Wednesday, September 15, 2010

The 34th Mission - The Mission they would remember for a Lifetime.

(Continuation of Captain Charles Estes's War Memoirs)

"Well, this was our first lead mission and everybody on the
crew was real nervous about it because we didn't -- we had
no experience with leading a mission, and we were unsettled
as to our ability to do it, but we felt like we could, and they
felt like we could, so we were assigned the duty to fly the

And the morning that we were to fly this mission, March 15th,
1945, those in my tent, John Congleton and Bob Swain and
myself, we were awaken by the sound of this orderly coming
down our little gravel sidewalk that lead to our tent. We
could hear his feet, and he didn't have to wake us up, we were
just waiting for him to come, so to speak. When he got there,
he told us what time the briefing would be and so we
prepared ourselves for it and slipped out of our beds into
our -- I can't think now what we call the garment that we
wore prior to a flight or a mission, but we had a duffle
bag each one of us, and in the duffle bag we had all of
the high altitude garments that we needed to keep warm
when we were up at altitudes, because as you got up to
altitude the temperature got down to below zero and it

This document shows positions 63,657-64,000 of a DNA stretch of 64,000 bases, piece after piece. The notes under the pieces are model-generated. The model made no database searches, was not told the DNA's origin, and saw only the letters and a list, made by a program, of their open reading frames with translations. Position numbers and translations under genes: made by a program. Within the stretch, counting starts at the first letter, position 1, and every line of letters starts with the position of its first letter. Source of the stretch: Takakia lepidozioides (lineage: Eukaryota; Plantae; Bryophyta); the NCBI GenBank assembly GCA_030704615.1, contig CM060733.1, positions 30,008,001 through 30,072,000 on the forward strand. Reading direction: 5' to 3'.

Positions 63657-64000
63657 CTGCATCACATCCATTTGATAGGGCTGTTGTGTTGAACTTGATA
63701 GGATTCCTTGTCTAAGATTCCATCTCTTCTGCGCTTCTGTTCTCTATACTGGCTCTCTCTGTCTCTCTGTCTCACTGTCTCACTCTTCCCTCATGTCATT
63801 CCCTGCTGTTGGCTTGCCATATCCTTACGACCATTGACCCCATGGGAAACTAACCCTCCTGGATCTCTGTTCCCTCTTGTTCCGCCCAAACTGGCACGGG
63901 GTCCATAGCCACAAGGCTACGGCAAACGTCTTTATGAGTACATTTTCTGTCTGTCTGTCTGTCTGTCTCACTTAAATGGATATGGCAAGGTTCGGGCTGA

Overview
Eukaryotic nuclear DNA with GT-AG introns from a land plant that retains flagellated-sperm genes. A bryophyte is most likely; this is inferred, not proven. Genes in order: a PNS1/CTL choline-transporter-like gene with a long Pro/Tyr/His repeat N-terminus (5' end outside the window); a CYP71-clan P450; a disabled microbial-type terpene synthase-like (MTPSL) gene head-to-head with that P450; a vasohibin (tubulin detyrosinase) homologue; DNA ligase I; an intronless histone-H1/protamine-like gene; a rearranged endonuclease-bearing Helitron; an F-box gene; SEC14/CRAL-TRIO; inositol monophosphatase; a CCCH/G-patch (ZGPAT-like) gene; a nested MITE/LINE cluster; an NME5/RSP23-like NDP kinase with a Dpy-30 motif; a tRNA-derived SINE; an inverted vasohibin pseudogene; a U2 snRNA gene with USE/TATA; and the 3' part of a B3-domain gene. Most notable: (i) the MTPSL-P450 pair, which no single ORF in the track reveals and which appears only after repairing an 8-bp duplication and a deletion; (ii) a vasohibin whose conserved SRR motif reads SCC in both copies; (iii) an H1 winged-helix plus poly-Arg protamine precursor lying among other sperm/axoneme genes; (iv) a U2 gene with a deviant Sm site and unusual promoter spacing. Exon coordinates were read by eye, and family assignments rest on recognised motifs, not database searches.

was more dangerous for the men in the back of the plane
than it was for those in the front. Those in the back had
to operate out of open windows and that wind coming in
that blows zero temperature could freeze their nose and
fingers and all kinds of things could happen to 'em if
they were not properly prepared for that kind of temperature.

Well, we went to briefing and they briefed us on our mission
to Schwechat, and they said it was a very important mission
and that we should do our very best to knock it out so that
we wouldn't have to go back there again. Well, of course,
we didn't want to go back again either, so we were prepared
to do the very best we could to bomb Schwechat in a way
that it would put it out of commission.

After the briefing we got into a truck and went out to the plane
and jumped in the airplane and waited for the signal for us to
start our engines and this was all prepared well in advance of
us getting to the plane. So when that time came we started
our engines up and began our taxi out to the end of the
runway to take off. All of the flight was behind us and we
got out to the end of the runway, and I recall we held our
brakes and then the green light or the green flare was shot
up from the tower which says "go" and so we wound our
engines up and pushed our throttles to the stops and that
ol' B-24 was just a dancing around, the vibrations and
everything else with our engines at that RPM, and when
we released our brakes and we started forward, and we
were on our 34th mission.

We had no idea what the day was going to bring, but
we were not afraid; I had done this many times before."

(To be Continued.)

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